The Musée d’Orsay, one of Paris’s most popular museums, will rename itself after Valéry Giscard d’Estaing, who served as France’s President from 1974 to 1981 and was integral in the institution’s creation. The museum will now be called the Musée d’Orsay–Valéry Giscard d’Estaing.
Giscard d’Estaing effectively made it possible for the French state to open the Musée d’Orsay, which is considered a destination for 19th-century art and is known worldwide for its Impressionist paintings by French artists. During the 1960s, a train station and a hotel known as the Gare d’Orsay were threatened with demolition. In 1977, Giscard d’Estaing approved plans to turn the site into a museum. (The Musée d’Orsay was officially opened in 1986 under the presidency of François Mitterrand.)
Alongside the shift at the Orsay, the Musée de l’Orangerie, a Paris museum that is home to Claude Monet’s expansive Nymphéas paintings, will also now bear Giscard d’Estaing’s name.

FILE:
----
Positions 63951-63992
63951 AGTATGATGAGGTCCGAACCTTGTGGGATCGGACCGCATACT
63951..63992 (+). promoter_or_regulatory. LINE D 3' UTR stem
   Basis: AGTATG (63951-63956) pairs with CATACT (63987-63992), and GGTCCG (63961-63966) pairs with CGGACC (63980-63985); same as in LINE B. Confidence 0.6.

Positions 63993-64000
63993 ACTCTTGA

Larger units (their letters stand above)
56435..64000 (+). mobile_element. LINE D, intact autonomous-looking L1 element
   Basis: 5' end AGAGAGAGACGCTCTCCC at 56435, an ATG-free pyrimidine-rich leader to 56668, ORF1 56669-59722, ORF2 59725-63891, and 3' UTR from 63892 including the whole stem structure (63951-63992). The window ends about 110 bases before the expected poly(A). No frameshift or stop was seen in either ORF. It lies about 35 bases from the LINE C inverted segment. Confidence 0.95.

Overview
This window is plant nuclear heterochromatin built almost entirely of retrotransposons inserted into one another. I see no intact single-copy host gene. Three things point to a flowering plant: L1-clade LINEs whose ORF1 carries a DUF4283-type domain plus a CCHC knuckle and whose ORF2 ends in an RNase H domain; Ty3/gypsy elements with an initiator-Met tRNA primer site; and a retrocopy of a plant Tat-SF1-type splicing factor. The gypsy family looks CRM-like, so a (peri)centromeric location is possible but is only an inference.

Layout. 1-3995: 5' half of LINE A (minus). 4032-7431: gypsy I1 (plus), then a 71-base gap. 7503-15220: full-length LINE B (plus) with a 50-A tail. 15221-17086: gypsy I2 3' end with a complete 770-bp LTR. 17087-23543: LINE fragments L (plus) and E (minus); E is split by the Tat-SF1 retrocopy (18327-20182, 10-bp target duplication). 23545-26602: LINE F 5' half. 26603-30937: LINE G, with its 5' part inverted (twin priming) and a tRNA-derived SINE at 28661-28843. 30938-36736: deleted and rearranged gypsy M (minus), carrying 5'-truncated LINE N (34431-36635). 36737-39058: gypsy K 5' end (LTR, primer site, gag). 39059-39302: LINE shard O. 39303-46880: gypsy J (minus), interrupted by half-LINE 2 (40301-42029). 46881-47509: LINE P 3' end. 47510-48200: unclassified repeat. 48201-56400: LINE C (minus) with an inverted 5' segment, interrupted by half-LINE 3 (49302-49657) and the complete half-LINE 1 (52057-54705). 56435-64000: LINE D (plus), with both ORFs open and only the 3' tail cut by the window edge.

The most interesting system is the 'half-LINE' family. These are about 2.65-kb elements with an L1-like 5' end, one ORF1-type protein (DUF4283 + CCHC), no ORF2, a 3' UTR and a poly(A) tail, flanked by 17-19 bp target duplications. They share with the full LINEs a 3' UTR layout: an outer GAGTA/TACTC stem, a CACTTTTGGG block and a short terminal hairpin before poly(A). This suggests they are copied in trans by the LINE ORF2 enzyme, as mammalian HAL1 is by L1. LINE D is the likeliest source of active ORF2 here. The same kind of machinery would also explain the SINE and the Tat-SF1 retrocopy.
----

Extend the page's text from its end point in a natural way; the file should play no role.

In December, following Giscard d’Estaing’s death at 94 of causes related to Covid-19, multiple French politicians began campaigning for the Orsay to change its name to reflect his role in the museum’s history. “I ask the State that this prestigious establishment in the 7th arrondissement now bears his name!” Rachida Dati, the mayor of the district where the Musée d’Orsay is located, wrote on Twitter at that time. Dati also penned a letter with Valérie Pécresse, president of the regional council of Île-de-France, to Emmanuel Macron demanding the name change.
The Orsay is not the only Parisian museum in the news this month. Last week, the beginnings of a controversy began swirling at the Louvre, whose current director, Jean-Luc Martinez, is set to see his contract expire in April. French outlets have reported that the Ministry of Culture has considered new candidates instead of renewing Martinez’s contract for a third term.